“Throughout the 1990s, the focus was low-end missions: counter-piracy, counterterrorism, migration, search and rescue,” said Sebastian Bruns, head of the Center for Maritime Strategy and Security in Kiel, Germany. “And they did so with the legacy platforms of the 1980s and 1990s. You know, sending an ASW frigate to fight piracy, well that’s not a lot of bang for your buck.

“But 2014, that’s really the turnaround. I can’t think of any European nation that’s not on board with modernizing and growing their navies. But the long-lead times and having to replace the legacy units, it just takes a damned long time to turn the ship around.”

But an unfortunate side effect of the long-lead times involved in force design — sometimes a decade or more — is that pre-2014 ship designs that are coming into service now are ill-suited for the high-end fight, Bruns said.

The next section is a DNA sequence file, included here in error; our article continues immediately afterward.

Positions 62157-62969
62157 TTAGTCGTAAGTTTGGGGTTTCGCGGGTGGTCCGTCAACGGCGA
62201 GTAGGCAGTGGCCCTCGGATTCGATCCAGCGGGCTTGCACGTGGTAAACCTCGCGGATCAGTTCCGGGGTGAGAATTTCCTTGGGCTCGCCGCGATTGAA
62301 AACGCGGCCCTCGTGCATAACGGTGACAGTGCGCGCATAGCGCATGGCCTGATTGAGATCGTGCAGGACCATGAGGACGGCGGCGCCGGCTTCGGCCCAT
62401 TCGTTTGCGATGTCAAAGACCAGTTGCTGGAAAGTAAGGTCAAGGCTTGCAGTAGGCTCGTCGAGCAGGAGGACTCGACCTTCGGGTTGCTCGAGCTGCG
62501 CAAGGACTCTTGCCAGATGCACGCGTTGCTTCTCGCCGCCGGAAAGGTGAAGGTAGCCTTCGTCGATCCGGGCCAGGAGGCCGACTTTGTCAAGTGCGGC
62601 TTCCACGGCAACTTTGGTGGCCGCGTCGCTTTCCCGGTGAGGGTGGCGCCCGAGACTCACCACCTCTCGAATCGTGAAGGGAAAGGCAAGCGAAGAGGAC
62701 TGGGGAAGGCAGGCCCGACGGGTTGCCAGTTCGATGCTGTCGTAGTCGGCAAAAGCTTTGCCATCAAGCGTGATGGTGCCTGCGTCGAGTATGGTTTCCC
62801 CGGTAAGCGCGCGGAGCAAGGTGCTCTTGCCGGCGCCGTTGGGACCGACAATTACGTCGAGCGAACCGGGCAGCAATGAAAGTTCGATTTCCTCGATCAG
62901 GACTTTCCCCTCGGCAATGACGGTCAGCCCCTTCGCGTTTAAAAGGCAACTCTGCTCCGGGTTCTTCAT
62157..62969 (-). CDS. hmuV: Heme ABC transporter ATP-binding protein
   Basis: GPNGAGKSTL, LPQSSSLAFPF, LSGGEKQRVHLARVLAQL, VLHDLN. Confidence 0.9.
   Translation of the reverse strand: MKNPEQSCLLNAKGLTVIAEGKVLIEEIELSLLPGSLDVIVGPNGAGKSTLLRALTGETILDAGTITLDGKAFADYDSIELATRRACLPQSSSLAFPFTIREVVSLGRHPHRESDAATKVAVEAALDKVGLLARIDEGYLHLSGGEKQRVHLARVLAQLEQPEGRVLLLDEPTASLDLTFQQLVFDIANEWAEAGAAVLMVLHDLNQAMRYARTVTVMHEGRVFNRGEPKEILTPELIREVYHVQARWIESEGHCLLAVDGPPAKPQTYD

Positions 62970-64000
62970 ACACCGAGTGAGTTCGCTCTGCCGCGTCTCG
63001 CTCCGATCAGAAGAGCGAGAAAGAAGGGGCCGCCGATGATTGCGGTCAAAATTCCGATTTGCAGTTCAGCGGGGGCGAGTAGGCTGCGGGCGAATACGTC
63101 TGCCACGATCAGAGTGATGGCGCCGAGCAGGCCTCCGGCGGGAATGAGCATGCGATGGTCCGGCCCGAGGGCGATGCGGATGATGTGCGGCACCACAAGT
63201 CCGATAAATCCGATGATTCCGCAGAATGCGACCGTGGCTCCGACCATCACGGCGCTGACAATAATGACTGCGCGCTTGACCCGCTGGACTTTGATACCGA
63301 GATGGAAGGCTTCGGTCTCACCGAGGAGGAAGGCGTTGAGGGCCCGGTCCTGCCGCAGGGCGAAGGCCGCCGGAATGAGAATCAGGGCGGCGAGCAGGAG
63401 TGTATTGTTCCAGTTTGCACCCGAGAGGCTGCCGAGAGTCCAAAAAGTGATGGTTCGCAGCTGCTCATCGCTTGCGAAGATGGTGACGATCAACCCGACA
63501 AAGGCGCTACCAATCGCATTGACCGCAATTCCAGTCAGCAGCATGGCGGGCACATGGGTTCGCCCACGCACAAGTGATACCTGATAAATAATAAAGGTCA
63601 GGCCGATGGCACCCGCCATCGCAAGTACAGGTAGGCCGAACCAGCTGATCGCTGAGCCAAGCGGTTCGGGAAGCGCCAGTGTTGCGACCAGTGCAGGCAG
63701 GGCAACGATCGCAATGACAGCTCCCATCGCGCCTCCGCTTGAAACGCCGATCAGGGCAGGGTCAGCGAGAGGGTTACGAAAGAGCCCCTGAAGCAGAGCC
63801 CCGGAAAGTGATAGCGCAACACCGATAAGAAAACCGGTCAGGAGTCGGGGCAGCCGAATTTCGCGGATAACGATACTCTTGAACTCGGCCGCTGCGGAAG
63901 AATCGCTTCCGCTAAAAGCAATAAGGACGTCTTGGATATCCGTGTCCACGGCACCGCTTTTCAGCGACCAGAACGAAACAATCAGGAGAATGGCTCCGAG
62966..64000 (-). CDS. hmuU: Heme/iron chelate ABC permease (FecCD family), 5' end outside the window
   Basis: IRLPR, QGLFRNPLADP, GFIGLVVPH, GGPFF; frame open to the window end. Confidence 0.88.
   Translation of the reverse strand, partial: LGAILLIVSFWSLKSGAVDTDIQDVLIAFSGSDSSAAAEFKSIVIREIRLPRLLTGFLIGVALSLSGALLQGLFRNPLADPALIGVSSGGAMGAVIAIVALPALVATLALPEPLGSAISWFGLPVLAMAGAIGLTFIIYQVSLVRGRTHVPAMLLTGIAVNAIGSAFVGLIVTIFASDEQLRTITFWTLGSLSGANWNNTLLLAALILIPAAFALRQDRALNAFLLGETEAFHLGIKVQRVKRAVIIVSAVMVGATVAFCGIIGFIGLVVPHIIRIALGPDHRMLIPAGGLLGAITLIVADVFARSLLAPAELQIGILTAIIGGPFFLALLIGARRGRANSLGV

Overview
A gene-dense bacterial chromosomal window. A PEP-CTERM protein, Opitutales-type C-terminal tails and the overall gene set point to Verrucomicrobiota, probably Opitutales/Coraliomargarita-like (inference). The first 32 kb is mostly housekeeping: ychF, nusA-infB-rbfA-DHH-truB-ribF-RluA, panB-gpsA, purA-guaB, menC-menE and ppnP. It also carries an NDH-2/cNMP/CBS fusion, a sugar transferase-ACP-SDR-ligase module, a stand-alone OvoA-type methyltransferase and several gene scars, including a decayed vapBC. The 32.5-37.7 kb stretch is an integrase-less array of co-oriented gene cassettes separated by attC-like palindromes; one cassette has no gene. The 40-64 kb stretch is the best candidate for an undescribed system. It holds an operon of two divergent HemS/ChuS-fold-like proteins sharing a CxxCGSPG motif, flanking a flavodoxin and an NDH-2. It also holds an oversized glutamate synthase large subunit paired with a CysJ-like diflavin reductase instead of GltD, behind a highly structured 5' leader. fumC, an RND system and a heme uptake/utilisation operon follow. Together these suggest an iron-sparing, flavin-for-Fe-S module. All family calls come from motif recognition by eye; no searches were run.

The prime example of this mission mismatch is Germany’s 7,200-ton Baden-Württemberg-class frigate. It began entering service in 2019, but is designed for low-end operations.

“They were designed in the 2000s — they even call it a ‘stabilization frigate’ — and they’re coming online at a time where the German Navy needs them for presence, but they don’t have the kind of teeth you’d expect for a 7,000-ton frigate,” Bruns said. “They’re really capable for presence and maritime security operations, but of course that’s not so much the world we live in anymore.”

But new, more advanced frigates are starting to filter into the market. For example, in 2017, France’s Naval Group launched a five-hull intermediate air defense frigate program designed to intercept air threats with the Aster 15 and Aster 30 missiles.

And in January, the German Navy announced it had hired Dutch shipbuilder Damen to build at least four new MKS 180 frigates — a 9,000-ton ship designed to operate in waters with ice formations in a nod to the renewed competition in the Arctic.

Payloads over platforms

It’s not just new frigate designs that show Europe gradually upping its game.

Similar to the track the U.S. Navy has taken in fielding the Naval Strike Missile on its littoral combat ships and the Marine Corps’ approach to fielding it as a shore battery, European navies have begun to upgrade their ships’ systems in preparation for a high-end fight, said Jeremy Stöhs, a naval analyst who authored the book “Decline of European Naval Forces.”